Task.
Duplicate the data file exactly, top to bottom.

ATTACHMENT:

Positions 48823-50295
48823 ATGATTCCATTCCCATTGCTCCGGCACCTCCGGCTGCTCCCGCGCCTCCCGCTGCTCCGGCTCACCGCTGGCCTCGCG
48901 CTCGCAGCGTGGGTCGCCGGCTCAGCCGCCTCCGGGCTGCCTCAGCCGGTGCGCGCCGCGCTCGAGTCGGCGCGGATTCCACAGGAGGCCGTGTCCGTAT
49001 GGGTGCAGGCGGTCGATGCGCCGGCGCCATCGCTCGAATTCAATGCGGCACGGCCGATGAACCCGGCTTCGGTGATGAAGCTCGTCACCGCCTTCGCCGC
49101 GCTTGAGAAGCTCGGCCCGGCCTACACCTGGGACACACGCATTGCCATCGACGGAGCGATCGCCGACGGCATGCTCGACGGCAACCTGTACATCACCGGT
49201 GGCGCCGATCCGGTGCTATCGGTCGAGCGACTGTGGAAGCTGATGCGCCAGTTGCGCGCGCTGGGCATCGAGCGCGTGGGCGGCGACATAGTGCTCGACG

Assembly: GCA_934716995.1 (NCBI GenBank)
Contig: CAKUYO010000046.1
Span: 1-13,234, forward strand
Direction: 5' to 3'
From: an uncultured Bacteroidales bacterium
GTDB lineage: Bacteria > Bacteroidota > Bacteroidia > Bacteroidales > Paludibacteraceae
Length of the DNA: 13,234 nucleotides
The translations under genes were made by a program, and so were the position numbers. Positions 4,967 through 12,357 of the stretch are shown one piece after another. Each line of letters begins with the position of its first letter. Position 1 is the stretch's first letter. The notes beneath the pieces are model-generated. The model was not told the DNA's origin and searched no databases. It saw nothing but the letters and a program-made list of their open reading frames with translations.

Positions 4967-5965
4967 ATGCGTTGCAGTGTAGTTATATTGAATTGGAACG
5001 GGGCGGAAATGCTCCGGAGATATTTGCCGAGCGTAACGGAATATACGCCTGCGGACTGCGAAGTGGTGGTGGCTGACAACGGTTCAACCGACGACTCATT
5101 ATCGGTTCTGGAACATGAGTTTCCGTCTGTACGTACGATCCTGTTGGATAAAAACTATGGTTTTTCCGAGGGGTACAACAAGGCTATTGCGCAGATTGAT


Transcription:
Positions 48823-50295
48823 ATGATTCCATTCCCATTGCTCCGGCACCTCCGGCTGCTCCCGCGCCTCCCGCTGCTCCGGCTCACCGCTGGCCTCGCG
48901 CTCGCAGCGTGGGTCGCCGGCTCAGCCGCCTCCGGGCTGCCTCAGCCGGTGCGCGCCGCGCTCGAGTCGGCGCGGATTCCACAGGAGGCCGTGTCCGTAT
49001 GGGTGCAGGCGGTCGATGCGCCGGCGCCATCGCTCGAATTCAATGCGGCACGGCCGATGAACCCGGCTTCGGTGATGAAGCTCGTCACCGCCTTCGCCGC
49101 GCTTGAGAAGCTCGGCCCGGCCTACACCTGGGACACACGCATTGCCATCGACGGAGCGATCGCCGACGGCATGCTCGACGGCAACCTGTACATCACCGGT
49201 GGCGCCGATCCGGTGCTATCGGTCGAGCGACTGTGGAAGCTGATGCGCCAGTTGCGCGCGCTGGGCATCGAGCGCGTGGGCGGCGACATAGTGCTCGACG

Assembly: GCA_934716995.1 (NCBI GenBank)
Contig: CAKUYO010000046.1
Span: 1-13,234, forward strand
Direction: 5' to 3'
From: an uncultured Bacteroidales bacterium
GTDB lineage: Bacteria > Bacteroidota > Bacteroidia > Bacteroidales > Paludibacteraceae
Length of the DNA: 13,234 nucleotides
The translations under genes were made by a program, and so were the position numbers. Positions 4,967 through 12,357 of the stretch are shown one piece after another. Each line of letters begins with the position of its first letter. Position 1 is the stretch's first letter. The notes beneath the pieces are model-generated. The model was not told the DNA's origin and searched no databases. It saw nothing but the letters and a program-made list of their open reading frames with translations.

Positions 4967-5965
4967 ATGCGTTGCAGTGTAGTTATATTGAATTGGAACG
5001 GGGCGGAAATGCTCCGGAGATATTTGCCGAGCGTAACGGAATATACGCCTGCGGACTGCGAAGTGGTGGTGGCTGACAACGGTTCAACCGACGACTCATT
5101 ATCGGTTCTGGAACATGAGTTTCCGTCTGTACGTACGATCCTGTTGGATAAAAACTATGGTTTTTCCGAGGGGTACAACAAGGCTATTGCGCAGATTGAT